I wish we had a name for our house.
In Aylesbury I called our house Hagia Sofia (Greek. Means 'holy wisdom'), though the name never really stuck with the Badger, so we mostly called it 27 Tindal Road.
When I lived in a tiny 2-roomed apartment in Hastings I called it Gezellig, because that's what my friend Carien, visiting from the Netherlands, said it was. Gezellig, she said, means comfortable, but also like a place that has soul. It used to be an Old English word too - going back into and before the Dark Ages now - where its form was gesaelig, meaning ensouled, overtones of the holy. 'Saelig' morphed into 'silly', which meant innocent back then. It came to mean foolish and lightheaded because people born with learning disability were seen as holy innocents - silly - soul-people.
When I sold my apartment I bought a lovely little house - cosy and homely and friendly. The perfect house, I thought (still do). At the time our Fi was working down in Dorset in a retreat house, and to get there we had to drive along Godsblessing Lane. I loved that name. So I called the new house Godsblessing House. Grace lives there now (sounds appropriate!).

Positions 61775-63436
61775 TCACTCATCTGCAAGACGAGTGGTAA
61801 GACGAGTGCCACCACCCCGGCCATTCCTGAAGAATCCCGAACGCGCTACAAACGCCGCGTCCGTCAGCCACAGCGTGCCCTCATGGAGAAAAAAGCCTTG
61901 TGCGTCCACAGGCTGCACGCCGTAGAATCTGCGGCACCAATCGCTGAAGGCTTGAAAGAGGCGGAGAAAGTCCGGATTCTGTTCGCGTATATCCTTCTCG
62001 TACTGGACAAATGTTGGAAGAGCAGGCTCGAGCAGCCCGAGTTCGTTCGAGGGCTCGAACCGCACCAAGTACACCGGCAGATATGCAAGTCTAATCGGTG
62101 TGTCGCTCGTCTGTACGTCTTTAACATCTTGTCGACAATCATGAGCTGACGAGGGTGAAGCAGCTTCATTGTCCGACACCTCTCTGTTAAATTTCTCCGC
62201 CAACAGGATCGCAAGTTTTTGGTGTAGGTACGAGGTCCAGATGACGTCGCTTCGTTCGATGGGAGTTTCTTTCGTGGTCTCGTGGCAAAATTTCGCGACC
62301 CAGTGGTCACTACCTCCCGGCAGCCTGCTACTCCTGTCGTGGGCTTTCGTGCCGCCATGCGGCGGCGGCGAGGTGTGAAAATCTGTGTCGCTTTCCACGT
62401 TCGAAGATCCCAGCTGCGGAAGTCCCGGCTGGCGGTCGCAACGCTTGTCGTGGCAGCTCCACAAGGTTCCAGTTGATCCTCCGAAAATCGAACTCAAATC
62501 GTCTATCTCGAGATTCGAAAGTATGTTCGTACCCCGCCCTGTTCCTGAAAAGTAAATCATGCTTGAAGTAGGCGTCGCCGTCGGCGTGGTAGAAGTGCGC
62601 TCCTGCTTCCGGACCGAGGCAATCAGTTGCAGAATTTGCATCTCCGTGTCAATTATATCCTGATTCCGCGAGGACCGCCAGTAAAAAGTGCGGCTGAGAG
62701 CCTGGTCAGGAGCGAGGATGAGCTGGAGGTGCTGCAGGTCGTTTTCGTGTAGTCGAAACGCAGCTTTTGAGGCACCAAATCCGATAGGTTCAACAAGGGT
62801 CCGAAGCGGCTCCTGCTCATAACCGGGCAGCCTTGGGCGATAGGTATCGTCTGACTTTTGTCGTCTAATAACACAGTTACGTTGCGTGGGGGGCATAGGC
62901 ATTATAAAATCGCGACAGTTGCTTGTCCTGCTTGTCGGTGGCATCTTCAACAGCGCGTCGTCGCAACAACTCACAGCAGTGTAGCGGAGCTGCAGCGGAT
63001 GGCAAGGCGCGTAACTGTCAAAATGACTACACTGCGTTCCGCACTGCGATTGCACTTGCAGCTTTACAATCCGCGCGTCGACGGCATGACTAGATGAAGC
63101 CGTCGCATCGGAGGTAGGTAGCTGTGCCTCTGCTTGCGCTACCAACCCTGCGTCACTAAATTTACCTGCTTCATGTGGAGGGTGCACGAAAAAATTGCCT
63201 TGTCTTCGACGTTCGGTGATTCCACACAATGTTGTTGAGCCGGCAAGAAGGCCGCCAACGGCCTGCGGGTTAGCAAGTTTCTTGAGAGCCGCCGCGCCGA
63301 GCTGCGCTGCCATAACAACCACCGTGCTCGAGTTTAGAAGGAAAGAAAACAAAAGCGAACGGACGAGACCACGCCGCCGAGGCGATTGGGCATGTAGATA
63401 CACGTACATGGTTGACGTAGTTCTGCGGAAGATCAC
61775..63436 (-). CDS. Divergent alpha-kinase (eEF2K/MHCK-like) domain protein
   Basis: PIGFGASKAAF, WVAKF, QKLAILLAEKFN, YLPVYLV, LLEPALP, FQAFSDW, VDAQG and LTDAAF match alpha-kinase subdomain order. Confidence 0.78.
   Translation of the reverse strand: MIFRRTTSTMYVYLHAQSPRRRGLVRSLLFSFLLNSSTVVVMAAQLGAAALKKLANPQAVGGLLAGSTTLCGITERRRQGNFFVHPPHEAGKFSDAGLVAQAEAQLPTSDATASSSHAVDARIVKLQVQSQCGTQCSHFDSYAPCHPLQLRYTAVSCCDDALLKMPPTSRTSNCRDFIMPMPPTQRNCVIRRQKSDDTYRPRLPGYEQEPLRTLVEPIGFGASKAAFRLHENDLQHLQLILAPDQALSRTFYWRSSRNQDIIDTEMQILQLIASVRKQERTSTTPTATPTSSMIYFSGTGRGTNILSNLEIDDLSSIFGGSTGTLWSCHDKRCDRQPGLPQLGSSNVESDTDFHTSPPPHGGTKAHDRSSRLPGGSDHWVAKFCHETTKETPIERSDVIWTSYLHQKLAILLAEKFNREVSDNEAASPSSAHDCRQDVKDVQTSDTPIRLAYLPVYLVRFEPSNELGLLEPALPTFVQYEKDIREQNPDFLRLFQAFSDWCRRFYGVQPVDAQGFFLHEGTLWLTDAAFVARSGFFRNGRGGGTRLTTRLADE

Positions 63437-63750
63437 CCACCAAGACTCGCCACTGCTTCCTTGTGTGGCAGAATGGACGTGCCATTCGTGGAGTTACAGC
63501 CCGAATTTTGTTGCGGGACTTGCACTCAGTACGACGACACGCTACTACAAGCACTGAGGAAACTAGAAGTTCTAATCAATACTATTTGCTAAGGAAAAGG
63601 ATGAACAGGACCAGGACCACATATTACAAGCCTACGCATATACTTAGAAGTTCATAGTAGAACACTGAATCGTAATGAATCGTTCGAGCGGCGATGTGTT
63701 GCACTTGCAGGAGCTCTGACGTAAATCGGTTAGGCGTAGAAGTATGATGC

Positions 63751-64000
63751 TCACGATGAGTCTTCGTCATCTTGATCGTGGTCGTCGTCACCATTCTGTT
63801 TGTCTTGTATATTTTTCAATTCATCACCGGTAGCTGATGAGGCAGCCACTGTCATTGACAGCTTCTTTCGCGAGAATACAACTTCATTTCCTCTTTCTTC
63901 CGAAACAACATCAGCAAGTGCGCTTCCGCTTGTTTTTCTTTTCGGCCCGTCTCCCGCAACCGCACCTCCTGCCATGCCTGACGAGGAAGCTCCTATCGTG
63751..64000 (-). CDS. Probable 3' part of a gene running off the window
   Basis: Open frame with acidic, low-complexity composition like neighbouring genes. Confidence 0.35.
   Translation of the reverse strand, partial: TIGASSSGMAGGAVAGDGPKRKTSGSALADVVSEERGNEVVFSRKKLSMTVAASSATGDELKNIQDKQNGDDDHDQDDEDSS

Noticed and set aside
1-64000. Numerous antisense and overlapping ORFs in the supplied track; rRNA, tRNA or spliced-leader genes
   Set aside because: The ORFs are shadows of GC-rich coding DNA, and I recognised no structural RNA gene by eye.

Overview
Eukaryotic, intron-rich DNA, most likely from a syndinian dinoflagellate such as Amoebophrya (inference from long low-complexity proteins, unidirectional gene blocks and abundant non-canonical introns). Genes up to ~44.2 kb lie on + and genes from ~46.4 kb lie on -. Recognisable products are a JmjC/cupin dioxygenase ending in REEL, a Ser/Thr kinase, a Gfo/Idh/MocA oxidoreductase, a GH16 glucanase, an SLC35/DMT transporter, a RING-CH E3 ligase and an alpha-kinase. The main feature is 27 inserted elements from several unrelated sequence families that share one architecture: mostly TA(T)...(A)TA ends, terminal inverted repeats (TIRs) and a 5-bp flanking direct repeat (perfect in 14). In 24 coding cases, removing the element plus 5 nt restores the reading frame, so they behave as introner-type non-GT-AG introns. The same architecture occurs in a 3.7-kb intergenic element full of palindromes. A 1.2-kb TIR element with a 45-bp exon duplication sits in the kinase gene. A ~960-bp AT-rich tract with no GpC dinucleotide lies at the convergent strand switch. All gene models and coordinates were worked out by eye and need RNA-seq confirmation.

Then we came to this house. I've had various ideas for its name, but it isn't just my house, and all my suggestions have been received with indifference at best. Hmm.
We were talking about this yesterday over supper, when I said High Dudgeon would be a good name for a house. In fact there could be a whole street. Ivory Tower could be next door. Hebe thought one of the houses might be called Coventry. Alice named one of them Side Partings . I think one of them might be called The Sticks - or, for the classically trained and pretentious, The Styx. And I suppose there'd inevitably be some nouveau riche honeymoon couple move in who would lower the tone of the whole street by calling their house Kenbarbie.